I’m sure we have all wondered what our students see when they are watching us. Certainly, our viewing video recordings of our rehearsals can help provide insights into what they see, but I would like to suggest an additional step that will help us actually see what they see, as well as feel what they feel. How? By us putting ourselves in their position. First, after getting permission from the school (if needed!), video yourself from the front doing one full rehearsal. After school or whenever there’s no one around, project that recording on a big screen in your rehearsal room, with the sound turned off. Then, grab your primary instrument and the sheet music (not the score!), sit where that instrument would sit in the room, and play watching the conductor on the screen that just so happens to be you. Next, repeat that exercise playing a few secondary instruments. For those of us who are not percussionists, make certain to include a percussion instrument or two.

Trust me, it will be illuminating. As you do this, thoughts will be flooding your mind: “Why am I conducting so big when it’s pianissimo? Why do I look angry? No wonder the 3rd trumpets didn’t come in: I wasn’t even looking at them let alone cueing them. I didn’t offer any help to the cymbal playing during a very challenging passage. Now I understand why the trombones were fidgeting during that piece: they play three notes after counting 62 measures of rests. Why do I keep looking at the first clarinets seemingly ignoring the seconds and thirds? This 40-minute rehearsal feels like it’s three days long because the pace is so slow.” Now, if you’re like me, your list of thoughts will seem endless, and you will gloss over the good things you observe. Don’t! Notice those positive moments so we can reinforce our doing them in rehearsals. Notice what works well so we remember to do those things. Can this exercise be a bit depressing, daunting, and frustrating? Surely! But it can also offer information and rewards difficult to find any other way. If we put ourselves in the place of our students, each of us can often be our own best teacher.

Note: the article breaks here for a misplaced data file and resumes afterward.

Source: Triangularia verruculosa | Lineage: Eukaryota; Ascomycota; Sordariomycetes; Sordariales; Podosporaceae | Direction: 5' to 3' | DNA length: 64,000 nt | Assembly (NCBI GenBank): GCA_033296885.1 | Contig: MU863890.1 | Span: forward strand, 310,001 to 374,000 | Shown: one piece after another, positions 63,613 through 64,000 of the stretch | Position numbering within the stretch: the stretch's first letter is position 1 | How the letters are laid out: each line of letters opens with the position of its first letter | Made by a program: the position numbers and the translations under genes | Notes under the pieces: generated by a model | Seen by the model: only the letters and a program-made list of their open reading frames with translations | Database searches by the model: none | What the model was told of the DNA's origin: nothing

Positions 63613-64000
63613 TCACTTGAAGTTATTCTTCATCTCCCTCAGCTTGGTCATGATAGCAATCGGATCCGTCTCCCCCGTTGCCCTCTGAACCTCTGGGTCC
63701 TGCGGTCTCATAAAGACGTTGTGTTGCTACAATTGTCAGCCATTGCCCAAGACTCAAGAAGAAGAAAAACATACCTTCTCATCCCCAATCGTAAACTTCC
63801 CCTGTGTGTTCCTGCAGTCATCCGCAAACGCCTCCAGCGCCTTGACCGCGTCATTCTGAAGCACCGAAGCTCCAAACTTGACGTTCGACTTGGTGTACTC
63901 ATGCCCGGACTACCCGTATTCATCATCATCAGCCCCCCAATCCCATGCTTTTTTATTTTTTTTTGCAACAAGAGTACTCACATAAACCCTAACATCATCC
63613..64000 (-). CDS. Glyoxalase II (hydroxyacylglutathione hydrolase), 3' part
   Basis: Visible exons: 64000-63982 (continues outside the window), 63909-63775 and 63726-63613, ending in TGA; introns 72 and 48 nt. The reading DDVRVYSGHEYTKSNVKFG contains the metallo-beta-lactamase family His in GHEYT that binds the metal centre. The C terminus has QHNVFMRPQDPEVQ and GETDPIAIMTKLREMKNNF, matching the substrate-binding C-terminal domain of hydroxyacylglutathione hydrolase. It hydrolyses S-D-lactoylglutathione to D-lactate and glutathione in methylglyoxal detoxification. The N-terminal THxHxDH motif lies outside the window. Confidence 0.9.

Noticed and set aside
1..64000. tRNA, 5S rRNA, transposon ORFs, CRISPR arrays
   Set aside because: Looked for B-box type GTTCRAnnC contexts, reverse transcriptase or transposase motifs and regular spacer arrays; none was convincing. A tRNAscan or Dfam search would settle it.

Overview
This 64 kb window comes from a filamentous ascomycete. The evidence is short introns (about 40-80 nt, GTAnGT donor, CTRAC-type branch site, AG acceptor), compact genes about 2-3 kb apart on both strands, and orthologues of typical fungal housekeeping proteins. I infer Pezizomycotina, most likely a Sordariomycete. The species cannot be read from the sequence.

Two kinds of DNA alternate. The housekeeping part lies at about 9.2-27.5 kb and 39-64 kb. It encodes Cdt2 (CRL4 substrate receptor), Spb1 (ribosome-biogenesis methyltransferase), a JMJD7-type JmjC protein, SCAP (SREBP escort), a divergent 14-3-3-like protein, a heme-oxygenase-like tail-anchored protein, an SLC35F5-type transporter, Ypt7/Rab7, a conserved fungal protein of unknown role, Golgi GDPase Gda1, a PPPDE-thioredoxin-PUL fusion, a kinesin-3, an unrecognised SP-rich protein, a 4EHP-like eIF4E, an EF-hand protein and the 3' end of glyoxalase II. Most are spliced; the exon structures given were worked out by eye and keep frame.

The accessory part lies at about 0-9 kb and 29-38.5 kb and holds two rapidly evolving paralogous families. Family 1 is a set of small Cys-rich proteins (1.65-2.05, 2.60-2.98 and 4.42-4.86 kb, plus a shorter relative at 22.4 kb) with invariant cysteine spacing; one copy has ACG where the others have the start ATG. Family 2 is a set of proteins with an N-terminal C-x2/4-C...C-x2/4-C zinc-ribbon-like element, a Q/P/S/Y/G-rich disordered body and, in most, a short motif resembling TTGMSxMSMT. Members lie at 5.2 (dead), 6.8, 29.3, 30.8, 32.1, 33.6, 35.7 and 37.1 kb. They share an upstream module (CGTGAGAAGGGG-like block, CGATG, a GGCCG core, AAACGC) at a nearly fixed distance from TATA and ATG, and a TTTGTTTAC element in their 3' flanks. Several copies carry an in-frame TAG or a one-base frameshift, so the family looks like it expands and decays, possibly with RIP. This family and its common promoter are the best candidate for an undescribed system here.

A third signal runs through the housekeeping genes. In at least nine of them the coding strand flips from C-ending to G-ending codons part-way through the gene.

Peter Loel Boonshaft, Director of Education
KHS America

About the Author

Dr. Boonshaft, Director of Education for KHS America, is the author of the critically acclaimed best-selling books Teaching Music with Passion, Teaching Music with Purpose, and Teaching Music with Promise. He was honored by the National Association for Music Education and Music For All as the first recipient of the “George M. Parks Award for Leadership in Music Education.” Dr. Boonshaft was selected for the Center for Scholarly Research and Academic Excellence at Hofstra University in Hempstead, NY, where he is Professor Emeritus of Music.